15 November 2006

Be halophilic or be square!

The halophilic (salt-loving) archaeon Haloquadratum walsbyi is, of course, both. This organism thrives in habitats where you and I and just about every other organism on earth would shrivel up into a lifeless bag of desiccated stuff.

The natural habitat of H. walsbyi is NaCl-saturated pools that also have very high MgCl2 concentrations and are subject to high solar irradiance. In such places, the low water concentration, decreased solubility of oxygen, high solar radiation and Mg2+ ions, which reduce the availability of some nutrients by forming complexes with them, turn survival into a big challenge.

A recent paper by Bolhuis et al.1 discusses the genomic characteristics of H. walsbyi and explains some of the unique adaptive traits H. walsbyi has evolved to survive in its extreme habitat.

Two of those traits attracted my attention. One is a gene that encodes a huge 9,159-amino acid long protein called halomucin. The authors note that halomucin "is similar in amino acid sequence and domain organization...to animal mucins, which play an important role in protecting various tissues against desiccation (e.g. in bronchial epithelium and eyes) or harsh chemical conditions (e.g. in epithelia along the digestive tract)... In function, mediating a specific adaptation to desiccation stress, halomucin resembles the mucous cocoon of lungfish that can escape dehydration for several years outside the water." This is either an example of convergent evolution or the genes encoding for halomucin and animal mucins are the descendants of some very old ancestral gene that encoded a similar protein.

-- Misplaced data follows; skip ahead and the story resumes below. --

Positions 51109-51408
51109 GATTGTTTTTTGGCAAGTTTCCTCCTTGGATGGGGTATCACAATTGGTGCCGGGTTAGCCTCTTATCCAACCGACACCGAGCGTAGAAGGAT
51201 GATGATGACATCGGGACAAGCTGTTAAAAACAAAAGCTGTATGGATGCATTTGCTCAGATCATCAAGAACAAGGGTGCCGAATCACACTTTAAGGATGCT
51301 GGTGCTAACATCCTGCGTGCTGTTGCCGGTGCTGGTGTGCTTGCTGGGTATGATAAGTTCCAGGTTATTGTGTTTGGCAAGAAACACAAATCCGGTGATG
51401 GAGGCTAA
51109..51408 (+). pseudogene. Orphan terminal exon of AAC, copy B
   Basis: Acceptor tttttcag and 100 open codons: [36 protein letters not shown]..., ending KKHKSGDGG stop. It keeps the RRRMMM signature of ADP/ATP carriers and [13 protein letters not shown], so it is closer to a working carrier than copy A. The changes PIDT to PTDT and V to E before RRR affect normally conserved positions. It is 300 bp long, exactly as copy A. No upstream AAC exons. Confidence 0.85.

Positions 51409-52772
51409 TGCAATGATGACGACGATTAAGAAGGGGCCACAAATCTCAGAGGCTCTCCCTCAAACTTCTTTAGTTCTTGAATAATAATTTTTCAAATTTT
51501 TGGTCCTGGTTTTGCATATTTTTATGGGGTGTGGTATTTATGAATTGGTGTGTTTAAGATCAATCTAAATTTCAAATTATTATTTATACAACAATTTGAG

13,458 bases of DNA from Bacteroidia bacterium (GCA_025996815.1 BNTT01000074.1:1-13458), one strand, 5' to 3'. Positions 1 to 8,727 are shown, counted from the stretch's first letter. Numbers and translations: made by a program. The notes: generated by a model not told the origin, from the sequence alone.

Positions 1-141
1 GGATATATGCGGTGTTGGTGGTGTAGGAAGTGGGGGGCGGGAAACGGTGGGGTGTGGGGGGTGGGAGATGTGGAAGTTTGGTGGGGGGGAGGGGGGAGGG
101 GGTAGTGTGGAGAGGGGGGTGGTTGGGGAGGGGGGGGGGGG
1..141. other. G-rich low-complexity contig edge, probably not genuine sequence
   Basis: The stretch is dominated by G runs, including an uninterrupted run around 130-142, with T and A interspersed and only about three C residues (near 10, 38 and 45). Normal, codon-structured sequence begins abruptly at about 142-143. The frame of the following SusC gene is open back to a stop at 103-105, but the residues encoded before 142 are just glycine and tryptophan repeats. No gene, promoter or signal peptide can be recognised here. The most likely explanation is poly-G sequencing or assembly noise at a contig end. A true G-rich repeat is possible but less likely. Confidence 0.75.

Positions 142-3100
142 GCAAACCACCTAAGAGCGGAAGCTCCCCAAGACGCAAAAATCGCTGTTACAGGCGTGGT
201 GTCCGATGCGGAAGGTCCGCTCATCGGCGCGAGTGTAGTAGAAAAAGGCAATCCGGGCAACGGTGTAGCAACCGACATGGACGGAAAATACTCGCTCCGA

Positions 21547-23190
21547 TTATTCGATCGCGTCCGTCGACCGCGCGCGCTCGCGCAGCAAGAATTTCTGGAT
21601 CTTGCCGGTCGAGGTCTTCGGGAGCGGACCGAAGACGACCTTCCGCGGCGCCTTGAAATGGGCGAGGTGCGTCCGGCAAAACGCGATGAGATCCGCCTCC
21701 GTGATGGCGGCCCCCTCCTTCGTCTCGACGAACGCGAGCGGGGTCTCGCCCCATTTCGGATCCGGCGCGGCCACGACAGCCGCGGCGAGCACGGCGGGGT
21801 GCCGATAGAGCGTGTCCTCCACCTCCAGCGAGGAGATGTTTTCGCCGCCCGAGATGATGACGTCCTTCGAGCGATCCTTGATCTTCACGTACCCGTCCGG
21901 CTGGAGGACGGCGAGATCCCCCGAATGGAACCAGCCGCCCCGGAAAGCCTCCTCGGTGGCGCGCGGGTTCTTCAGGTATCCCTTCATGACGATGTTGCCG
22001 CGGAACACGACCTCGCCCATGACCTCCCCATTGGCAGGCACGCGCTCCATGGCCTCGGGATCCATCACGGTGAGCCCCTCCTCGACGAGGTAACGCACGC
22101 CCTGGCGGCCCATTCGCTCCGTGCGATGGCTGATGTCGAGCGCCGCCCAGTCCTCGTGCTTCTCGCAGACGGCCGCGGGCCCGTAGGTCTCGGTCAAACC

According to the authors, the extreme flatness of H. walsbyi (0.1 - 0.5 micrometer) gives it the honor of being the microbe with the highest surface to volume ratio. Its high surface to volume ratio makes it easier for H. walsbyi to obtain enough nutrients from its environment.

The other interesting finding is that the genome of H. walsbyi encodes 2 bacteriorhodopsin proteins. These proteins help H. walsbyi turn solar energy into chemical energy: "Similar to solar panels, the ultra thin cells of H. walsbyi
collect light as alternative energy source making optimally use of both sides of the membrane."

But they still don't know how H. walsbyi maintains its square shape.

1. Henk Bolhuis, Peter Palm, Andy Wende, Michaela Falb, Markus Rampp, Francisco Rodriguez-Valera, Friedhelm Pfeiffer, Dieter Oesterhelt. The genome of the square archaeon Haloquadratum walsbyi : life at the limits of water activity. BMC Genomics 7:169 (4 July 2006). pdf

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